I left the Tombstone Police Station and its old grizzled desk sergeant to enjoy his lunch. It was almost high noon and I headed to the O.K. Corral where Wyatt Earp awaited. (Background: I Consult An Old Grizzled Police Sergeant, Ersjdamoo’s Blog, January 12, 2015.)
I turned the corner, and there was Earp. I immediately raised my hands, from fear of being shot. The walrus moustache of Earp drooped low, accentuating his frown. “‘Bout time you got here, cowpoke,” snarled Wyatt Earp. “I’ve been coming here for seven days now. I’d about given up on you.”
I began to give my neat excuse about how I hadn’t exactly said what day when I had proposed, “high noon at the O.K. Corral” – but decided Earp was angry enough without me adding any yuppified tomfoolery.
“Are you heeled?” Earp demanded to know.
“Heeled? What’s that supposed to mean?” I asked.
“I mean are you packing?” answered Earp.
I gathered that Wyatt Earp wanted to know if I was armed. “No, Mr. Earp, I am not ‘heeled’ as you say. I carry no weapon.”
This might have put Wyatt in a fix. The Code of the West would not let him shoot an unarmed man. But quickly he decided, “Then it will have to be fisticuffs.”
This was bad news for me, since I happened to know that Wyatt Earp was a skilled boxer. He put up his dukes in the old “Gentleman Jim” Corbett style. I tried to talk my way out. “Couldn’t we just play a game of chess or something?” I started to ask when – Pow! – Earp’s right fist delivered a tremendous uppercut to my chin and I went out like a light.
As I lay there on the ground, strange ideas seemed to whirl through my semi-conscious brain:
… secret instructions given to Alexander the Great by Aristotle… Mora, the shape changer who brings bad dreams and suffocates sleepers… transition from the biosphere to the noosphere… Must find John McCain… Nikolai Fedorovich Fedorov… Tale of the White Cowl… Russian Tsar represents the interests of the dead among the living… collect these particles of ancestral dust in the resurrection project… McCain knows… resurrection will be a task not of miracle but of knowledge and common labor… the common task of resurrecting the ancestors… the Poimandres of Hermes Trismegistus… McCain is the key… the medieval world-conception had collapsed… medieval Christianity had not understood and adopted the task of resurrection… Complete truth equals A + (−A)… God needs us to complete the work he began… 
When I came to, Wyatt Earp was reaching out his hand. “Put her there, pardner,” he said as I arose from the ground. “We’re even now. Come on, I will buy you a beer.”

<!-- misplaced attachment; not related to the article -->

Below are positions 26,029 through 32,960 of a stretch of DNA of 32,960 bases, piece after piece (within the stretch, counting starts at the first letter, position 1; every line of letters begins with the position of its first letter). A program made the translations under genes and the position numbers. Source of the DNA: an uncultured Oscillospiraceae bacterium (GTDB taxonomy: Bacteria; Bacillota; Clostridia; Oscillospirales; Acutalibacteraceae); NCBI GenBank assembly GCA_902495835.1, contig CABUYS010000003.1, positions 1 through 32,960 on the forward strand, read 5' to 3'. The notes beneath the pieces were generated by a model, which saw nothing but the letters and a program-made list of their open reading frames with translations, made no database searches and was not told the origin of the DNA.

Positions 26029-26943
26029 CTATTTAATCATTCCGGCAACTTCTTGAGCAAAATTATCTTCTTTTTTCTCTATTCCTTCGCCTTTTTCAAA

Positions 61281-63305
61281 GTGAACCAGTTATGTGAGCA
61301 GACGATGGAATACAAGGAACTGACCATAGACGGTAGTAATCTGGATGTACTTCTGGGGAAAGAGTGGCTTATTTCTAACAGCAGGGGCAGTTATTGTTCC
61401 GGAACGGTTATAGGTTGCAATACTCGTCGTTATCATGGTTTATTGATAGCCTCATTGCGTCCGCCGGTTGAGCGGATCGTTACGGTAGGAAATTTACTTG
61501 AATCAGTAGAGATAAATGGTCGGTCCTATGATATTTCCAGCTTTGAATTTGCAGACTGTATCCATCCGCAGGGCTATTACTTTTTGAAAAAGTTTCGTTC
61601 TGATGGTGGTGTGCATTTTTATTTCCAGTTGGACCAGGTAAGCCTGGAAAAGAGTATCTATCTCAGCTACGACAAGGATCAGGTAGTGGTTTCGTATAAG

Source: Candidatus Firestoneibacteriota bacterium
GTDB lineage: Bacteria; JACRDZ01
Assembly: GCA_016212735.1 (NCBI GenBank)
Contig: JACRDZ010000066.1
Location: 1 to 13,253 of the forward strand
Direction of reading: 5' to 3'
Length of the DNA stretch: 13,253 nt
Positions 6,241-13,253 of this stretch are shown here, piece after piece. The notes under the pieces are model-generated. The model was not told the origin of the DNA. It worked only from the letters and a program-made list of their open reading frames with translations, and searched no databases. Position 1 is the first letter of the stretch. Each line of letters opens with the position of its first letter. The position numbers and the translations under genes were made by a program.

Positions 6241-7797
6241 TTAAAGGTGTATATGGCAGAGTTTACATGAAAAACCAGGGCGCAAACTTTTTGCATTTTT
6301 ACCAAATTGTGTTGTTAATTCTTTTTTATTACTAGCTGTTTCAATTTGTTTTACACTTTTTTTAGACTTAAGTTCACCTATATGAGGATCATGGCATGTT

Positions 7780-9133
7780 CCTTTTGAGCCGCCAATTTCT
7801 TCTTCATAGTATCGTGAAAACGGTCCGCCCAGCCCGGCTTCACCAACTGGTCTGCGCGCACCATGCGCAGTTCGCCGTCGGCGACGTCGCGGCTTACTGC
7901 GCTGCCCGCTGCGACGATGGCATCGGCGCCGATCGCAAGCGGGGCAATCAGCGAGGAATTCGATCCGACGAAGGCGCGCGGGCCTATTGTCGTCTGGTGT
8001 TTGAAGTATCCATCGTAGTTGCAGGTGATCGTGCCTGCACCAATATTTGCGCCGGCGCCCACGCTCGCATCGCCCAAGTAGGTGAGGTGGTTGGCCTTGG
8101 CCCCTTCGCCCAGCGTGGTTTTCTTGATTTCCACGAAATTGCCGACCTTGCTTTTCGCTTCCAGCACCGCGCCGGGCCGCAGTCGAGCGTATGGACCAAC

It was once more the Code of the West: When you clobbered a guy, after that you were pals. This Code of the West, incidentally, applies when the U.S. goes to war. See, for example, The Mouse That Roared, a 1955 Cold War satirical novel by Irish American writer Leonard Wibberley, later made into a movie starring Peter Sellers. See also The Report From Iron Mountain, where it is said that war is partly founded upon a basis of international understanding. This is how shy peoples of different nations get to know each other. War “breaks the ice”, so to speak.
So after the fisticuffs, the “ice” had been broken between Wyatt Earp and myself. We walked over to the nearby Dead-Eye Saloon. It was a touristy sort of place, with an old-time piano player, painted-up “hussies”, and a long polished bar counter. Wyatt Earp ordered me a cold beer. He himself did not drink, but puffed on a cigar instead.
“Well, Mr. Earp,” I said, still rubbing my sore chin, “I’m at least glad our misunderstanding has been cleared up.”
“Call me Wyatt,” Earp replied in a friendly way, “and let bygones be bygones.”
“Will do,” I said, and we shook hands. I sipped my beer and glanced around the Dead-Eye Saloon. Seated at a corner table enjoying his union-stipulated lunch hour was the old grizzled police sergeant who had earlier been unable to help me. “Come on, Wyatt,” I said. “Let me introduce you to an acquaintance, a member of the local constabulary.”
The sergeant was chewing on some sort of sandwich and was drinking iced tea. We approached the table and I said, “Hello, sergeant. Let me introduce Wyatt Earp to you. You’ll be glad to know that – no thanks to you – our difficulty has been settled.”
The two lawmen cooly nodded to each other. The sergeant invited us to sit down. “I have something to tell ye, laddie,” whispered the sergeant. “Remember how I said, ‘There’s quite a lot we desk sergeants know about?’ That wasn’t just bosh. But I couldn’t tell ye more then, because my union steward wouldn’t approve. Now that I am on my guaranteed lunch hour, I can offer ye more.” And having said this, the sergeant handed over to me, beneath the table, a manila file folder. “You don’t know who gave this to you, eh?” whispered the sergeant. I gave him a sly wink and he arose from the table and loudly said, so that any eavesdroppers could hear, “No, I know nothing about it. We are still studying what says the law. I cannot help you.”
The sergeant left the Dead-Eye Saloon. I refrained from immediately examining the contents of the file folder, lest there be unknown observers, and instead unobtrusively slipped the folder and its contents into my travelling bag.
——- Sources ——-
 Acknowledgement to: The Russian Cosmists: The Esoteric Futurism of Nikolai Fedorov and His Followers, by George M. Young. Kindle e-book edition.